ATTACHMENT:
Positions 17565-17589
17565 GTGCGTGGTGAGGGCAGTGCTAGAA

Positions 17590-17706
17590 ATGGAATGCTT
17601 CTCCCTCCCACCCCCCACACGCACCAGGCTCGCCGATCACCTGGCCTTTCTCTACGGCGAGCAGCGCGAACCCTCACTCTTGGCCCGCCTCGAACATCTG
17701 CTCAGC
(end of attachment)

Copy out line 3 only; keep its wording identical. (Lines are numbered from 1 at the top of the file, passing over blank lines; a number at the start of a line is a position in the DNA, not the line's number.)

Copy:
Positions 17590-17706